Friday, October 9, 2009

© Eso Antons Benjamins

35 Not-Violent Populism (VII)

Latvian history books present the Latvians as an ethnic group that regained its self-consciousness after centuries of sleep under neo-Christian (German and Russian variety) oppression and rose out of the sleep as a branch off the aboriginal Balts, a brother and sister nation to kindred Lithuania.

The most recent geopolitical loss of the Balts was the repression and absorption of the Baltic Prussians into the German state of Prussia, with Choninpils (imagined or real, who knows) forced to change its name to Koenigsberg and then to Kaliningrad. This loss effectively destroyed the Balts as a collective of political interest groups. The Baltic tribes that survived the land grab of their former territories by numerous European kings and princes joined with the Poles as Lithuanians. The Latvians, a people with a self-identification created in conditions of the forest, family-like clans (saimes) of occupant disrupted clans, knew the woods. They had never left them and continued to identify with them.

The course of history conspired in such a way, that many of these people of the sylvan forest and arch-Christendom survived. They began to emerge as a people in their own right about the middle of the 19th century by way of song. That is, they became aware of themselves through getting together for song festivals on land cleared of forest by need or order of occupant barrons and boyars building themselves fleets of ships to exploit others as well. With a populist self-awareness of themselves as a forest people (probably sometime after the French Revolution and the deposition of the sacred king), there came self-assertion, but over the recent generations little remembrance and interest of the past left behind.

The book to initiate Latvia as a cultural and geopolitical entity is “Lihgo”, 1874, a collection of the lyrics of popular songs. The lyrics were strategically interspersed with poems meant to build community consciousness and fire up feelings of loyalty to the land and the group that speak a more or less one and the same language. The book was published by the composer-artist-poet Karlis Baumanis. [Better known as Baumanu Kahrlis, he also composed the lyrics and melody of the Latvian national anthem, and was the first to use the word Latvia.] The tsar’s police confiscated and burnt almost all copies of the book. The artist chose for its cover his own drawing. The drawing is dated 1873. The illustration shows a priest on Jahnis Eve [the popular name of the midsummer’s Eve festivities still celebrated today] lighting a sacred fire. The altar is in a forest clearing with an oak tree blessing it with its cover. The priest identifies with the forest by holding in his right hand an oak leaf branch. The drawing is on the flag of the All Latvian Song Festival, celebrated in Latvia every five years since 1873.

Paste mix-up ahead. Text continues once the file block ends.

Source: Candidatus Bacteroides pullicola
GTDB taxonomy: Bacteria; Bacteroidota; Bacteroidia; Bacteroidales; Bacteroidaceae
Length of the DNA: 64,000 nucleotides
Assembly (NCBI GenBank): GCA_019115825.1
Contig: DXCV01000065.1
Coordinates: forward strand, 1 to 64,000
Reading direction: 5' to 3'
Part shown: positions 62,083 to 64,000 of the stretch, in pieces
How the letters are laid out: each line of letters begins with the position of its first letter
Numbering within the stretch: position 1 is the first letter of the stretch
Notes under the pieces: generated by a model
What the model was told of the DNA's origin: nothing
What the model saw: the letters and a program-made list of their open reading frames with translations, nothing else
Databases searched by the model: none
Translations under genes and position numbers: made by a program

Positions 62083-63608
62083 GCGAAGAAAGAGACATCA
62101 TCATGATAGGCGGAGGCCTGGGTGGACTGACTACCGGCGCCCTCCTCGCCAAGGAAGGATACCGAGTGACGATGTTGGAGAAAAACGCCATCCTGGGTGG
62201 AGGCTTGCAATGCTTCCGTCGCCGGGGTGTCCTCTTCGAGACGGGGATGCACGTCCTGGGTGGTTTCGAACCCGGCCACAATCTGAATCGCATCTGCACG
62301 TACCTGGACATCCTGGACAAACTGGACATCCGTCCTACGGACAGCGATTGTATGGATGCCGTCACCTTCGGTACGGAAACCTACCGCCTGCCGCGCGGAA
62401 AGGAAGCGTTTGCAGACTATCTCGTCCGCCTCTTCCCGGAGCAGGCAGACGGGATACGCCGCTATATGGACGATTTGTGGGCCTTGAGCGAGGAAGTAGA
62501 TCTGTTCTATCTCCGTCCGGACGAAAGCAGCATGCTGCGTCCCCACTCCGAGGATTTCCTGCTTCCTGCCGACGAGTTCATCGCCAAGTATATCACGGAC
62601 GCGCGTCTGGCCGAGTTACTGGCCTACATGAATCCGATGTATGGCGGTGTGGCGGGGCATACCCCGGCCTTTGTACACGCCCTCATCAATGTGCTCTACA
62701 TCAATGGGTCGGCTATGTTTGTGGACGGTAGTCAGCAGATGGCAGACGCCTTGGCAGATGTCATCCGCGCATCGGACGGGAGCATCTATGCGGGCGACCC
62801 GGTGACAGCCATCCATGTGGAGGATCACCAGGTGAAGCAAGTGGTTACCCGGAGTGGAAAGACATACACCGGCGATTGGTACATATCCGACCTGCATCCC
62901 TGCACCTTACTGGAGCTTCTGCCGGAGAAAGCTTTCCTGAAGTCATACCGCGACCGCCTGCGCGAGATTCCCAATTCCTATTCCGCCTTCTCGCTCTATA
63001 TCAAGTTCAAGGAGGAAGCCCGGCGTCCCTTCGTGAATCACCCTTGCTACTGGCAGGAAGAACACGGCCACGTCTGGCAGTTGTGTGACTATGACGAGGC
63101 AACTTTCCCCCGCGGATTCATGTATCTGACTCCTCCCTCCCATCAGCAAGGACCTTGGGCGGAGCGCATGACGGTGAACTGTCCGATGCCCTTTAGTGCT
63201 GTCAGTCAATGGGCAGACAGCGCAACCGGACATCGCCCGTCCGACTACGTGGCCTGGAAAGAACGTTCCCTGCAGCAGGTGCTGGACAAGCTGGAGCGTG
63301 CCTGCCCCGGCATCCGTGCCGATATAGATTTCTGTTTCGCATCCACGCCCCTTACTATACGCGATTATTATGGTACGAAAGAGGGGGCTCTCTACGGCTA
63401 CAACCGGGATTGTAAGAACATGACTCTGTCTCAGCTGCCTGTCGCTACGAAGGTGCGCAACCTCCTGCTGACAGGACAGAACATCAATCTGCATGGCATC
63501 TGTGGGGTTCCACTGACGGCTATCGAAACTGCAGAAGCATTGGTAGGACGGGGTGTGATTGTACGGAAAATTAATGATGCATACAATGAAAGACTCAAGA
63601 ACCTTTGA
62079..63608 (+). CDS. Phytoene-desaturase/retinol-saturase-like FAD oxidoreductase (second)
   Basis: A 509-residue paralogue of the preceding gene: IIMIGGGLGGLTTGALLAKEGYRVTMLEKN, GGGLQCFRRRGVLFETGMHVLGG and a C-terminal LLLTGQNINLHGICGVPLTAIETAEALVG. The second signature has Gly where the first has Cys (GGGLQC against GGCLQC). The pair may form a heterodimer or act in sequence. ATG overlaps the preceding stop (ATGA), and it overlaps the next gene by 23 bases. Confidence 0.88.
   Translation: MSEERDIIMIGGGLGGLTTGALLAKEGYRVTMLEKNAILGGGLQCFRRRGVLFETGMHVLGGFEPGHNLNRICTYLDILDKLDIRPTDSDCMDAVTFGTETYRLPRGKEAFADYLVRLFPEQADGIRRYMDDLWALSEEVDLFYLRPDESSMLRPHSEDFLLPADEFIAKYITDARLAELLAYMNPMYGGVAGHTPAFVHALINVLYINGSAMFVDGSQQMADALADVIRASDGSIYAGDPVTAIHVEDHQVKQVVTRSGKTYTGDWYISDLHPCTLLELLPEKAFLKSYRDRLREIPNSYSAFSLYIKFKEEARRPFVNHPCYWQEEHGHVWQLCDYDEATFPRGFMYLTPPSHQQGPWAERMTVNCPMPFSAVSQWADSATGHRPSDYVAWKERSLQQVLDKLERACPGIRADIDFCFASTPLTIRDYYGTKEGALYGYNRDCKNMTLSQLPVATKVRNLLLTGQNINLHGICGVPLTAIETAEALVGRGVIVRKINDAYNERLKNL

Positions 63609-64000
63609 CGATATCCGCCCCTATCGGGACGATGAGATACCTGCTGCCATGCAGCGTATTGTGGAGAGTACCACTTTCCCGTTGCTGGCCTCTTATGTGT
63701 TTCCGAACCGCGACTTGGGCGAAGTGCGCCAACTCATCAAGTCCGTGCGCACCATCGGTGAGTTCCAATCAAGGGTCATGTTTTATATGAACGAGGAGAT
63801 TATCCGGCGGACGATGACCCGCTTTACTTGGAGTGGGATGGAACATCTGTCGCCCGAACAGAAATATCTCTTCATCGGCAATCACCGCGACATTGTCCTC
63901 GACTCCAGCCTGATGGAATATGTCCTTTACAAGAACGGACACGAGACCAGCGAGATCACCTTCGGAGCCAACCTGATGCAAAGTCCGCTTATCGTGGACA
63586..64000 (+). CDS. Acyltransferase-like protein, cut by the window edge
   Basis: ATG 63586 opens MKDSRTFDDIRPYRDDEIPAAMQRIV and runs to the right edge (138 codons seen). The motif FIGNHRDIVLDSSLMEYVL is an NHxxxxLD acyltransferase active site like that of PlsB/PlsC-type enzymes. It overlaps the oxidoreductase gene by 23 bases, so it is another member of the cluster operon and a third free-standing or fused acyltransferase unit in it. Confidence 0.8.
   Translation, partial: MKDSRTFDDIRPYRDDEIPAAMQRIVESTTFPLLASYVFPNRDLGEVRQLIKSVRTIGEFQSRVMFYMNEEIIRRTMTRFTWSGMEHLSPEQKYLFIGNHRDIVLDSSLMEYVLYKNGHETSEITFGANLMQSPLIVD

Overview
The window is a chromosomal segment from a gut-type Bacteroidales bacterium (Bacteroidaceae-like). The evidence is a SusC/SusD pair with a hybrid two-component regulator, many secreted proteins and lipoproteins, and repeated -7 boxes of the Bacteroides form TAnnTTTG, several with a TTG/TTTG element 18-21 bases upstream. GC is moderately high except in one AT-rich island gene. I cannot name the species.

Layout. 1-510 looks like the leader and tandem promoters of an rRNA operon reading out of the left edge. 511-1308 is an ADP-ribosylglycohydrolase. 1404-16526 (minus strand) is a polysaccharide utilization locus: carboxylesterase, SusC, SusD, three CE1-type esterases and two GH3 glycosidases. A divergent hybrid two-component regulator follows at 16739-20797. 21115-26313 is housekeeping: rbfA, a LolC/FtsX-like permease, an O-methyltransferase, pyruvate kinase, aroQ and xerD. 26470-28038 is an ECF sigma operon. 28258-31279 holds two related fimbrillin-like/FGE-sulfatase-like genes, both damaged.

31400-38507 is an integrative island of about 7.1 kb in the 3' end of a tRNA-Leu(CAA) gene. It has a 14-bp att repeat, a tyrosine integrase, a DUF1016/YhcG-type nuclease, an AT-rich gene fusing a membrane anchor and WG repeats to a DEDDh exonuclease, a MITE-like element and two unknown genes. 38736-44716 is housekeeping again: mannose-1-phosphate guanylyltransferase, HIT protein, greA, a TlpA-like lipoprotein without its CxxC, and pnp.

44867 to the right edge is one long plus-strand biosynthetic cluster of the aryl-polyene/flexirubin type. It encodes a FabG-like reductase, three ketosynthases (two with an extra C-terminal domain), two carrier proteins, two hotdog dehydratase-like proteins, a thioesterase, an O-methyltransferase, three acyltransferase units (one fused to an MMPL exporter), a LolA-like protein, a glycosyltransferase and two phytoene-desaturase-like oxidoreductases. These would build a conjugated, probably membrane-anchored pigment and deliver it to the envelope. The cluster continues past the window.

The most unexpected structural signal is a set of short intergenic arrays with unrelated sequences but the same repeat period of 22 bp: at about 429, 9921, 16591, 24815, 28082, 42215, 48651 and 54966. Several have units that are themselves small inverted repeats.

We note that the priest of Johns Eve is never named John, even if he is so named in the mind’s eye of the large group of people who stand behind the oak tree in an extension of the forest clearing in the foreground. Instead, the book is named “Lihgo”, and this word is printed over John officiating at the altar, suggesting that Lihgo=John. The association must be made in silence, because not only is John the priest of Jahnis Eve, he is also an ideal representation of Latvians as they imagined themselves at that time. They could not however name themselves. Tsar and a God somewhere in the sky were trying to replace the sylvan people’s arch-Christian John with neo-Christian Jesus, who came in the image of the Russian neo(orthodox) -Christian Church doing the tsar’s bidding. By 1888, the consequences of Enlightenment and the French Revolution had reached the ears of then emerging Latvian intelligentsia. With a cleverness characteristic of an intelligentsia, the leaders of the woods people became traders of lumber and carpenters. In turn, the lumber traders and carpenters—with an obsequiousness also so characteristic of the emerging formerly repressed (to better fit in with the occupiers)—replaced the priest of the arch-Christian Jahnis with Lachplehsis, Bearjawbraker. He was a man with a bear’s ears, who, while he resembled an aboriginal Balt (still in the woods), was a copy of Sampson tearing open the jaws of a lion in Luther’s Illustrated Bible. In essence, a Latvian was identified as a Lutheran, who most likely was further identified with all things German.

In the span from 1873 to 1940, the image in the inner self of a self-conscious Latvian became so sterilized and turned into décor by the bourgeois that when it came to offering one’s life on the community’s altar, Karlis Ulmanis was torn by doubts. These doubts were sourced in neo-Christianism, Soviet universalism, the sundering of Latvian society by economic stratification, and absence of the never mentioned tradition of self-sacrifice as the glue of societies and nations. Came 1940, Ulmanis didn’t do it. In 1993, Buchis sacrificed his life for the idea of an economically egalitarian sovereign (uncorrupt) Latvia. Buchis’s act received some attention, but it turned out to be short-lived media rhetoric.

The musical drama “Vadonis” does not mention the priest of Jahnis Eve, because the authors no longer know him. The Latvians limp on caught in a death warp, trailing the “halle-luia” sound, with the “luia” reminding very much of the once ecstatic Lihgo affirming life.

Please consider reading the previous blog. The ideas therein are possibly related to those presented here.

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